So, which predictions might apply to the biodiversity of Earth’s temperate climate zones?
As in this article we focus on the specific vulnerability of ‘temperate climate zone biodiversity’ to anthropogenic climate change – we take a closer look at all connections with either high or low temporal variability, noting again that for temperate climate zones this variability tends to be relatively high.
In 6 of the 7 predictions a connection is suggested between populations’ climate adaptive capacity and natural temporal climate variability. Four times this connection is positive (predictions 1-4) – implying a relatively low climate vulnerability – and two times negative (predictions 6-7), implying decreased adaptive capacity for populations coming from high temporal.
High genetic diversity and (resulting) high phenotypic variation both increase adaptive capacity to climate change
Predictions 1 and 2 may show how temperate zone species may have developed genetic diversity from ‘climatic diversity’ – and that especially for species that can live very long, therefore experience climatic changes [one word: trees] this may have led to heterogeneous communities with larger overall adaptive capacity. The authors explain as follows:
“Temporal environmental variation that occurs among generations can preserve genetic variation by favoring different traits at different times and preventing one genotype from dominating a population. This process can be enhanced for long-lived species or species with propagule banks because old individuals or propagules can be less affected by episodic natural selection and therefore persist in the population despite many generations experiencing different selective optima.”
“For example, interannual temperature variation maintains genetic variation in silver birch (Betula pendula) stands by favoring the recruitment of different genotypes in different years. This genetic variation could facilitate evolutionary adaptation to climate change over the next 33–55 years.”
Boreal forests may look much less diverse than tropical rianforests, that have far larger tree species diversity. Within tree species genetic diversity may however be relatively large. This not only goes for birch, but also for spruce trees, because some populations actually survived during ice ages – and individual trees may be thousands of years old, so lived through most of the Holocene climate fluctuations.
“In another example, seasonal temperature variation maintained genetic variation in Drosophila subobscura that facilitated a rapid evolutionary response to a recent heat wave.”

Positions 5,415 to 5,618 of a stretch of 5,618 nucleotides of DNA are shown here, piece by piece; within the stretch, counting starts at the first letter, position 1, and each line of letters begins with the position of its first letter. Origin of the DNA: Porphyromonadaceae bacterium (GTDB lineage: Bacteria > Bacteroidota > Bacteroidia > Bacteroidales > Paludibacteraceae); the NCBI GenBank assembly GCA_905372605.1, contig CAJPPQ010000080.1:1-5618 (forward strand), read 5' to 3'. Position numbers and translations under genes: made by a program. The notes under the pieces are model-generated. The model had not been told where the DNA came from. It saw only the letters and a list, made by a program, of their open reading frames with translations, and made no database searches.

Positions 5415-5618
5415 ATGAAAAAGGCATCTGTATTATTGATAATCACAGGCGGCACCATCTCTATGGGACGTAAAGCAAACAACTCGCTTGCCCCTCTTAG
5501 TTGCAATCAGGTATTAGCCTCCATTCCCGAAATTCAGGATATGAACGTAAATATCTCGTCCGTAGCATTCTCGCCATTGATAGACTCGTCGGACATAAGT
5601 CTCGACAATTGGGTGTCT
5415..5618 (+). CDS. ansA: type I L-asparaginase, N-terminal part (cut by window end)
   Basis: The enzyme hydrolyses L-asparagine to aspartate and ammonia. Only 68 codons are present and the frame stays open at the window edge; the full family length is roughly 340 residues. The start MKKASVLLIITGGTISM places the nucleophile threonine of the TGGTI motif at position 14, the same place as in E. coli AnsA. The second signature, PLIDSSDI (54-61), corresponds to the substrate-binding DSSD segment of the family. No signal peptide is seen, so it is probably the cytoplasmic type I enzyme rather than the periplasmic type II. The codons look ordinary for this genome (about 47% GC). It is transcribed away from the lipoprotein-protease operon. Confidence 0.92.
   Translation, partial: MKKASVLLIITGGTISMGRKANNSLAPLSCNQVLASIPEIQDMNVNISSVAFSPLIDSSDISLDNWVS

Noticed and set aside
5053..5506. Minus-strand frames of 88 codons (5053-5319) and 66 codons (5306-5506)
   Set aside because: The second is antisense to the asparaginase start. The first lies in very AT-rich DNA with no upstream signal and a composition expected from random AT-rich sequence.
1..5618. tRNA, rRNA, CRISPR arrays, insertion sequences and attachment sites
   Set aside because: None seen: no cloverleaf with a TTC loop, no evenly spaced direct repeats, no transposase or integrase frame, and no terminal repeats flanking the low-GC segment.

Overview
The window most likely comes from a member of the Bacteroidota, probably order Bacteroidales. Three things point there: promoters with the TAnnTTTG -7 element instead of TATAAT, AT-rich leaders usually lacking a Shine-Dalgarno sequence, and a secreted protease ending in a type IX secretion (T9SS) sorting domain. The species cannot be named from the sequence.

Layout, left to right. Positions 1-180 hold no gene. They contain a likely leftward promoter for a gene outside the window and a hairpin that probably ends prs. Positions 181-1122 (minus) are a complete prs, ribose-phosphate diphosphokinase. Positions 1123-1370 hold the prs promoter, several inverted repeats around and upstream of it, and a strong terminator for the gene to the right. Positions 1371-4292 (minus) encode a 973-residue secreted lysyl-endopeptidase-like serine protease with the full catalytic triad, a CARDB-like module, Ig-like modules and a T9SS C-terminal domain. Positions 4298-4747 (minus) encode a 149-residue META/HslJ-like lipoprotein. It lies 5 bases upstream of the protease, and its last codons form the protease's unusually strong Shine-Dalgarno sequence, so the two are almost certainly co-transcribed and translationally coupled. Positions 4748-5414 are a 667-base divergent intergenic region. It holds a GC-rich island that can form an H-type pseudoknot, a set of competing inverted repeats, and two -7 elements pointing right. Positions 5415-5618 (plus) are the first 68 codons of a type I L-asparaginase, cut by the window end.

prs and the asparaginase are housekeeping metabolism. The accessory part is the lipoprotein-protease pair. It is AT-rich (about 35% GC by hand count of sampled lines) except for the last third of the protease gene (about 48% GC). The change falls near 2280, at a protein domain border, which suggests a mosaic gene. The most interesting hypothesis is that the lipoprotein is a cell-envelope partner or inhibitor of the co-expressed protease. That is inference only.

If you can maintain genetic diversity with genetic diversity then how do you maintain genetic diversity? The geographical model is tricky…
However, if there is one thing we’ve learned pondering Earth’s various sustainability crises it is that you can’t mine a resource forever if you don’t grow it back equally quick…
Therefore noting general genetic diversity as a strength against biodiversity loss, may turn out to bite you in the tail as a tiny petitio principii – in the sense that it can’t be a given that you can maintain the high genetic diversity that maintaining genetic diversity depends on – not in our geographical model at least, in which biodiversity is simultaneously threatened by various stressors.
This is sadly more specifically the case for Earth’s temperate climate zones that are more densely populated by humans and where as a consequence general endemic biodiversity decline has progressed further than elsewhere on Earth. And as we’ve discussed in this article, such biodiversity loss is accompanied by decreasing genetic diversity within species, and therefore perhaps –we fear– gradually making predictions 1 and 2 less applicable in our geographical model.
Do you like to travel? Then maybe that was advantageous to the survival of your ancestors. Are you a stay-at-home? Then maybe travelling was risky where your great-grandparents grew up. Now some of these genes may determine your species’ extinction risk under future climate change…
Now another interesting statement that may apply to temperate climate zone biodiversity is number 3, that looks at whether it would have made sense for species to develop the propensity to disperse.